Misplacing the Blame for the Baby Formula Shortage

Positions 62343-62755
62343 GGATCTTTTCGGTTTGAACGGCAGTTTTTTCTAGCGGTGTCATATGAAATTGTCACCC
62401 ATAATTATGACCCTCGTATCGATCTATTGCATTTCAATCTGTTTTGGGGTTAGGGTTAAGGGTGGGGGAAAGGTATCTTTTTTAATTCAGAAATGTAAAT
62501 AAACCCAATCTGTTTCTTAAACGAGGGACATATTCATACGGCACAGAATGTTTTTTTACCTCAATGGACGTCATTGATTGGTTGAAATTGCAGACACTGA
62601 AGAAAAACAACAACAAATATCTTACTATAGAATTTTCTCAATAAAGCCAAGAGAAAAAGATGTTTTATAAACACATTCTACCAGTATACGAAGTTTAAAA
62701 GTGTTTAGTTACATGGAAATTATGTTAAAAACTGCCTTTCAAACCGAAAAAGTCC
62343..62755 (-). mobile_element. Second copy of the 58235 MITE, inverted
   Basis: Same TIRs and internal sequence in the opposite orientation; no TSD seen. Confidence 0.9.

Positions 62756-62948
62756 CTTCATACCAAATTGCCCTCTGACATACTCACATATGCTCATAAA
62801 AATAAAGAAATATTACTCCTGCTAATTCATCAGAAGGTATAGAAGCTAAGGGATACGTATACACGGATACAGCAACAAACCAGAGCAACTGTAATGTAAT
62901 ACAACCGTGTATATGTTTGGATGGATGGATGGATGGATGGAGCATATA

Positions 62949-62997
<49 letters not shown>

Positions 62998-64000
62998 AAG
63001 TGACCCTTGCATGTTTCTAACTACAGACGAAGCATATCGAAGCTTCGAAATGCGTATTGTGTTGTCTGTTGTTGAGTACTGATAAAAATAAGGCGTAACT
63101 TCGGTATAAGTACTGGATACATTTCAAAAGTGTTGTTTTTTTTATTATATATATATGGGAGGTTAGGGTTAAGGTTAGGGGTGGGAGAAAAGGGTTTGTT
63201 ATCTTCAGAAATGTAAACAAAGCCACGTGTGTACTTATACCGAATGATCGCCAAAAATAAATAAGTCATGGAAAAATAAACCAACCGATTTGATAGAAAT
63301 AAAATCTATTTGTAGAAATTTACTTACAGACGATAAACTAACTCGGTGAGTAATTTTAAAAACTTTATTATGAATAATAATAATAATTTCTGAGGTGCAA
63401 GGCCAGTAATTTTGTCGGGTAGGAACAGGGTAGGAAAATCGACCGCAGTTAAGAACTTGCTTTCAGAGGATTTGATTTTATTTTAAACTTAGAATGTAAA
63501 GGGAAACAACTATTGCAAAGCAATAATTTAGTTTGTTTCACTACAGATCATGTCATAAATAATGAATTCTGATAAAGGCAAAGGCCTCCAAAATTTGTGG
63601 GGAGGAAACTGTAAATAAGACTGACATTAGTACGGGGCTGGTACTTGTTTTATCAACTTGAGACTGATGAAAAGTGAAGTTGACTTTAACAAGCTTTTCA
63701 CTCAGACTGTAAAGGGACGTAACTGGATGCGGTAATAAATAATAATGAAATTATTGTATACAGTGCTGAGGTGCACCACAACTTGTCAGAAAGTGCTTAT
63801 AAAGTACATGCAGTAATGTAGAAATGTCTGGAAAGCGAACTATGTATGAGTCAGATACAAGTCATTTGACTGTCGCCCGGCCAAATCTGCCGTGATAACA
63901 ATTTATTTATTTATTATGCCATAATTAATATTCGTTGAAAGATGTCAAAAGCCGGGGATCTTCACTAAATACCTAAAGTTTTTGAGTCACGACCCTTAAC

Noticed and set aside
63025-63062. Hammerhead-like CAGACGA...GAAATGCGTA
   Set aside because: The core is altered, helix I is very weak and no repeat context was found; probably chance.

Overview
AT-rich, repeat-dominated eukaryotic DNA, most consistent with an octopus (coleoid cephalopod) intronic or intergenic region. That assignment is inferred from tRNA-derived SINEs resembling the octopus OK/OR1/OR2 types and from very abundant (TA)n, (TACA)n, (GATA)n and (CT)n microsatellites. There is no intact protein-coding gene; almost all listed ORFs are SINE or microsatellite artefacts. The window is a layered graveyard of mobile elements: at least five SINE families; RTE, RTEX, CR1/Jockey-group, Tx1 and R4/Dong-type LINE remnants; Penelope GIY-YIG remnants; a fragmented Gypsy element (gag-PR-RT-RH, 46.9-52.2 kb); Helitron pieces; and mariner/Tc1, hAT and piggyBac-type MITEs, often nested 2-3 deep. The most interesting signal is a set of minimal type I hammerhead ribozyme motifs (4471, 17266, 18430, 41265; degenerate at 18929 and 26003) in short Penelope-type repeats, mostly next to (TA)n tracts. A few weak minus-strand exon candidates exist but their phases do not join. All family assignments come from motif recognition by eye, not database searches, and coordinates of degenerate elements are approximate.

Due to global supply chain disruptions over the past two years, Americans are getting used to product shortages, but they were still surprised by the recent shortage of baby formula. As of the end of May, Atlanta and Sacramento experienced an out-of-stock rate of 94.6%, putting babies at risk, especially those with special metabolic needs. As an immediate relief measure, military planes were used to transport baby formula from Europe to the U.S in late May, and the FDA allowed additional shipments from the UK and Australia in early June. On top of that, Abbott resumed its production at its plant in Sturgis, Michigan, in early June. Despite all these measures, Americans have been shocked to learn that this crisis will not end until July. As parents are struggling to find baby formula for their infants in the United States, there is plenty of blame to go around. Who are the suspects? Who is guilty? There are many culprits, except for one that has been widely blamed: industry concentration, which is an innocent bystander. 

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